The Waiting Father
Today the idea of the true fatherhood is hard to define. The world we live in has turned being a good father on its heals. We have fathers who abuse their children. We have divorce that hurts the family and then the fathers stop supporting their children or even seeing their children. We have kids who do not even know their father. Then you have fathers that are work-aholics and do not spend much time with their children. This has given us a world of hurt and pain when people hear the word FATHER.
In the Christian life it is compounded even more because we describe God as our FATHER. When we use this word to describe God for many it conjures up bad images, because of the way their Father has been. Kids these days start to think of God as unloving, unconcerned, and emotionally a strain on their lives.
God is not that way at all. We see him constantly portrayed as the greatest father that has ever been. So, we come to the epic of what God as our true father is in Scripture.
This is probably the most familiar of all the parables that Jesus told. It is also one of the greatest short stories ever written. It is recognized as a great literary work. It is the most descriptive and detailed of all the parables that Jesus told. And unlike most of the parables of Jesus there is more than one lesson to be learned from it. We see three different characters in this parable that represent two groups and God.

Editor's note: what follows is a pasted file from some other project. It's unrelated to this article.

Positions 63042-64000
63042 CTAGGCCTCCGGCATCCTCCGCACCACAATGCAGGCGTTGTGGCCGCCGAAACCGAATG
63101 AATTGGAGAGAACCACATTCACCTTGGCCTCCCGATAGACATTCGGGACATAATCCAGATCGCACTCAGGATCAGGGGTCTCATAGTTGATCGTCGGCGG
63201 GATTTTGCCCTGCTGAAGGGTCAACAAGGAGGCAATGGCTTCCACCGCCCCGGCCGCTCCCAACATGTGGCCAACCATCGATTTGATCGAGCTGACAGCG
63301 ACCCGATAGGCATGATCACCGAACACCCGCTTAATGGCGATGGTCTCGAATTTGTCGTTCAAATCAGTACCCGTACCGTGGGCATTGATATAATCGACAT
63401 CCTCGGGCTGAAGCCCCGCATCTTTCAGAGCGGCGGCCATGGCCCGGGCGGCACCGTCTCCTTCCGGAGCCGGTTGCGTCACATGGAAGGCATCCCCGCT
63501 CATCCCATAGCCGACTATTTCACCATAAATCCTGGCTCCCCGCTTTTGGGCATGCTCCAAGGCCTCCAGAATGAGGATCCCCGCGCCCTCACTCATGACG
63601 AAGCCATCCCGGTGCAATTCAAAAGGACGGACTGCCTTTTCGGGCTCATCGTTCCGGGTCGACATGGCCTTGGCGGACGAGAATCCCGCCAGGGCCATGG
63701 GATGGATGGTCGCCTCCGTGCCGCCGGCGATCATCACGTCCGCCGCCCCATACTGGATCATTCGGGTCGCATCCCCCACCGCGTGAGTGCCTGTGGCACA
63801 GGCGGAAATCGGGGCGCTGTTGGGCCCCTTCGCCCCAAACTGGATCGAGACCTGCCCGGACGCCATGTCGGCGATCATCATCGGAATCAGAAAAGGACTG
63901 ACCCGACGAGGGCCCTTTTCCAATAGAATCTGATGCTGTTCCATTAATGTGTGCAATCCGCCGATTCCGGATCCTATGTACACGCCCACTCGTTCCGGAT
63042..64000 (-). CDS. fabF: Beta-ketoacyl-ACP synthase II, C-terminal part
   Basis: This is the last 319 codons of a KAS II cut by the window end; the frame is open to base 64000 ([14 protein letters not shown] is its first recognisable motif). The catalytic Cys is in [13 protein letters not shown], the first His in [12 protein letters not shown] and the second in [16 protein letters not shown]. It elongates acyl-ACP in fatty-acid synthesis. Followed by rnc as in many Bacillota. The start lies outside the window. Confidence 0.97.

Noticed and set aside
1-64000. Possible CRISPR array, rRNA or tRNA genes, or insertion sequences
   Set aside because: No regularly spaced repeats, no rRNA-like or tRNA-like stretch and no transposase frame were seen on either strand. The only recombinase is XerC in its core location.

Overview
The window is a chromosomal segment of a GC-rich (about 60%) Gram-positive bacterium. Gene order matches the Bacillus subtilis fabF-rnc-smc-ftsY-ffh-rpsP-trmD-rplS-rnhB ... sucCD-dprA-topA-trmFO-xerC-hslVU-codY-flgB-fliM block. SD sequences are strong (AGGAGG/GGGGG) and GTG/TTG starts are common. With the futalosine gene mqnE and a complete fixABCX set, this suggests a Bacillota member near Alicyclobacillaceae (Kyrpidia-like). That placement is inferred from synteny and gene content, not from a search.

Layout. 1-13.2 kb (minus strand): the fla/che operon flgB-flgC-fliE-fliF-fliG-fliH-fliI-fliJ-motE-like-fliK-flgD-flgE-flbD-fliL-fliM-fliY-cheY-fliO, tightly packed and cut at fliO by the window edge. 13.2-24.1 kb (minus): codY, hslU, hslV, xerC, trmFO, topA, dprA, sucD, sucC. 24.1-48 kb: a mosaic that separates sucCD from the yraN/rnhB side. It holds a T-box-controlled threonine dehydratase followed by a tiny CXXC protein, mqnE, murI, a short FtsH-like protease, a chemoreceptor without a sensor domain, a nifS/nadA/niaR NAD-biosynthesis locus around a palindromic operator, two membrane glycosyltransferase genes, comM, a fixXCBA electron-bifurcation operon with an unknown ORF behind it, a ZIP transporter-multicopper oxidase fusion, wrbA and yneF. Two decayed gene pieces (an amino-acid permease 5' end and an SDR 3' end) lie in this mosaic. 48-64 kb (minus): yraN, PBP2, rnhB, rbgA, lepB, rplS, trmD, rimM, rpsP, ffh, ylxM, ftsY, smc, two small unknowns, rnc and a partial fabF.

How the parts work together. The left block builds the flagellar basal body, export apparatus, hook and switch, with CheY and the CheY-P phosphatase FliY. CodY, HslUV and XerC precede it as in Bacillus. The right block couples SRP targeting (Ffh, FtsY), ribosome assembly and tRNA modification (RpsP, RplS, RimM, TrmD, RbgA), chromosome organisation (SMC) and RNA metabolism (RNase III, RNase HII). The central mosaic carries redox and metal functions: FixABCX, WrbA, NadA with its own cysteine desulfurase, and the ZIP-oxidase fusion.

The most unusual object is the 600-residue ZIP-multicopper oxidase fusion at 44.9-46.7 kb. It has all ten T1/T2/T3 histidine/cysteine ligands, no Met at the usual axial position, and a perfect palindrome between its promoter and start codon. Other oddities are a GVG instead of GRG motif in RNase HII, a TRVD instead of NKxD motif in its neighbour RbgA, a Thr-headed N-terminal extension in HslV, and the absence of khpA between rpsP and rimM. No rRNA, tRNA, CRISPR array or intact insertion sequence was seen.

First you see the youngest son. He represents a person in rebellion then later in the story he represents a person of sound repentance.
The elder brother illustrates the self-righteous attitudes of the Pharisees at the time. It also shows their indifference to the repentant sinners.
Then there is the Father, who represents God, eager to forgive both of the sons. The main feature is the joy of God, the celebrations that fills heaven over one repenta ...
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